You. The guy who collects rubbish in the morning. And the investment banker who drives a Ferrari to work. Irrespective of how much money you actually earn, you all have differing levels of money that you need to earn in order to be not go into the red and meet reasonable objectives.

That level will vary widely from person to person because it depends upon quite a number of variables, including:

  • The level of one’s expenses
  • The cost of living in one’s area
  • The pace at which one needs to save money or contribute to a retirement fund
  • One’s current financial obligations

“Six figures” has become a personal finance meme that crowds out credible personal finance objectives for ordinary people by furthering a myth that everybody needs to make more than $100,000 (or one hundred thousand units of your local currency) in order to be considered successful.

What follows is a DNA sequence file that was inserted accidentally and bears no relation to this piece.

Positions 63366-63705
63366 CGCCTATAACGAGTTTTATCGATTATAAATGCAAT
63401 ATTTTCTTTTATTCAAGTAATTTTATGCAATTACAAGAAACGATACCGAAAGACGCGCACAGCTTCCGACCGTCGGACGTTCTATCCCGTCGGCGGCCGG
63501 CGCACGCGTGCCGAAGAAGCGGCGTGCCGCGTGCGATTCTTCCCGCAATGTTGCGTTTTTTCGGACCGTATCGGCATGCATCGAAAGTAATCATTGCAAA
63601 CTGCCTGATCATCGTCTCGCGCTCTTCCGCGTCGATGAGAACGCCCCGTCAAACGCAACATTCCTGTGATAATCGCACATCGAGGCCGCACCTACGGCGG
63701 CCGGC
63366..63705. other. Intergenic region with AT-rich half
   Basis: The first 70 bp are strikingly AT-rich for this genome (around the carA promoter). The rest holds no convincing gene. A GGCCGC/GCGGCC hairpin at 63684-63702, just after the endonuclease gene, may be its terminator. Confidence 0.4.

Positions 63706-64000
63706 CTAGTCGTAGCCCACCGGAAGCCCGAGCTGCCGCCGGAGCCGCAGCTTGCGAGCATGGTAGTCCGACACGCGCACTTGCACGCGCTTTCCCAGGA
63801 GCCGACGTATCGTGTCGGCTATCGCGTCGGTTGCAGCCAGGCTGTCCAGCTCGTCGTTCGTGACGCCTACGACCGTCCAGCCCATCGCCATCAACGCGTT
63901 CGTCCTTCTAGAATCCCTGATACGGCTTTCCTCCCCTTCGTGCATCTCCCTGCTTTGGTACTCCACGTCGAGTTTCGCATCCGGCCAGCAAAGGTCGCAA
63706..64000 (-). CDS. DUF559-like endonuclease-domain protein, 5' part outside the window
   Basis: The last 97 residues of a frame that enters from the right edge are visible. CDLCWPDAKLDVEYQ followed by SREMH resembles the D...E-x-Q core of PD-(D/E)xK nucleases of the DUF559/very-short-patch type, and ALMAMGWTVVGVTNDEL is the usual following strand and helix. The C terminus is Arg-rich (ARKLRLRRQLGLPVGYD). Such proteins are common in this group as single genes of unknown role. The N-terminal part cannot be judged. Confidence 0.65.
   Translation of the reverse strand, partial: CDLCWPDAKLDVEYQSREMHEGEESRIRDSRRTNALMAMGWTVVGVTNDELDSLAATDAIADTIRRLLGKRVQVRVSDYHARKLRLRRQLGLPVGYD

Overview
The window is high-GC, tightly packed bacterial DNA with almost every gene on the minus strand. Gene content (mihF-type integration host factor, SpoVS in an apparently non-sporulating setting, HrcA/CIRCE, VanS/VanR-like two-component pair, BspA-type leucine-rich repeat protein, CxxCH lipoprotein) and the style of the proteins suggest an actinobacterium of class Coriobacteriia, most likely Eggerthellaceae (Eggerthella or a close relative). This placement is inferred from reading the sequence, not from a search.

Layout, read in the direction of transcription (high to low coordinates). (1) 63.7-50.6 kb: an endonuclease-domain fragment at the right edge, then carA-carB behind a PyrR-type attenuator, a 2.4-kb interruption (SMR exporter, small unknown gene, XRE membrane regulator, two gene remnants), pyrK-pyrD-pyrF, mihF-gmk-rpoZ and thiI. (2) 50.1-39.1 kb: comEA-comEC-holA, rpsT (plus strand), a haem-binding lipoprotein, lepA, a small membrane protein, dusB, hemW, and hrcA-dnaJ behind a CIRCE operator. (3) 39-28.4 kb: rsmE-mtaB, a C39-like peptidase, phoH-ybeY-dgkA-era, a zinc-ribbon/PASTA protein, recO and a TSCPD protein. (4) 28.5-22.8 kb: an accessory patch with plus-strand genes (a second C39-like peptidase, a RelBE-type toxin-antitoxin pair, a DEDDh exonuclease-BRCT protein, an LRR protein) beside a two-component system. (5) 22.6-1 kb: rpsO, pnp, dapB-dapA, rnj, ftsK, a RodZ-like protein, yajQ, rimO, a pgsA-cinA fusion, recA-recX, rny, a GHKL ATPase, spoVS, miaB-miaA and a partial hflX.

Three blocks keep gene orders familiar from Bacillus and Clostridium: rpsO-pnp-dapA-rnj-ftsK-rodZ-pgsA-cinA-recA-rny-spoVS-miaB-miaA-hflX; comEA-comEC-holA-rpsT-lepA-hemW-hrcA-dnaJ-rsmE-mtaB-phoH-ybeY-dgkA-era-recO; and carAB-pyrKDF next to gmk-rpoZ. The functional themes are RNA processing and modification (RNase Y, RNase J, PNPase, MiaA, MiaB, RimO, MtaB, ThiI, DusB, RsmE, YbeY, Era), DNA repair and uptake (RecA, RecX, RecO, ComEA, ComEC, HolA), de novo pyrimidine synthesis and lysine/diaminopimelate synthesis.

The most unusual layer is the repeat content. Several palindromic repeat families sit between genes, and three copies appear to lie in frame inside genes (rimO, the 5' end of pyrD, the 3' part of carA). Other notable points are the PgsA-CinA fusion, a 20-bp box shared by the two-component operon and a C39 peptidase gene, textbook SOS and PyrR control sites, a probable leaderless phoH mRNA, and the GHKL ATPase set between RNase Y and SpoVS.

But six figure culture has another more pernicious effect. And this is the one that I’d like to draw attention towards.

How And When Did A Five Figure Income Become Shameful?

The unfortunate corollary of six figures becoming entrenched in the minds of many as a (thoroughly flawed) surrogate marker for success is that anything short of that (lofty) target income level appears to be viewed as a hallmark of failure.

If we, as societies, buy into the notion that only those who earn six figures can be considered truly successful, we lend credence to the notion that those who don’t are not deserving of that accolade.

This:

  • Is totally unfair to the many earning five figures (or less) who are meeting or exceeding their personal financial objectives
  • Pegs one’s worth as a human to their income. A pernicious fallacy that it’s extremely easy to buy into (disclaimer: I struggle with feelings of inadequacy and depression from time to time when I reflect upon how much less I earn than some of my friends)

I’m sorry to say that I’m as guilty as anybody else of buying into this pernicious narrative.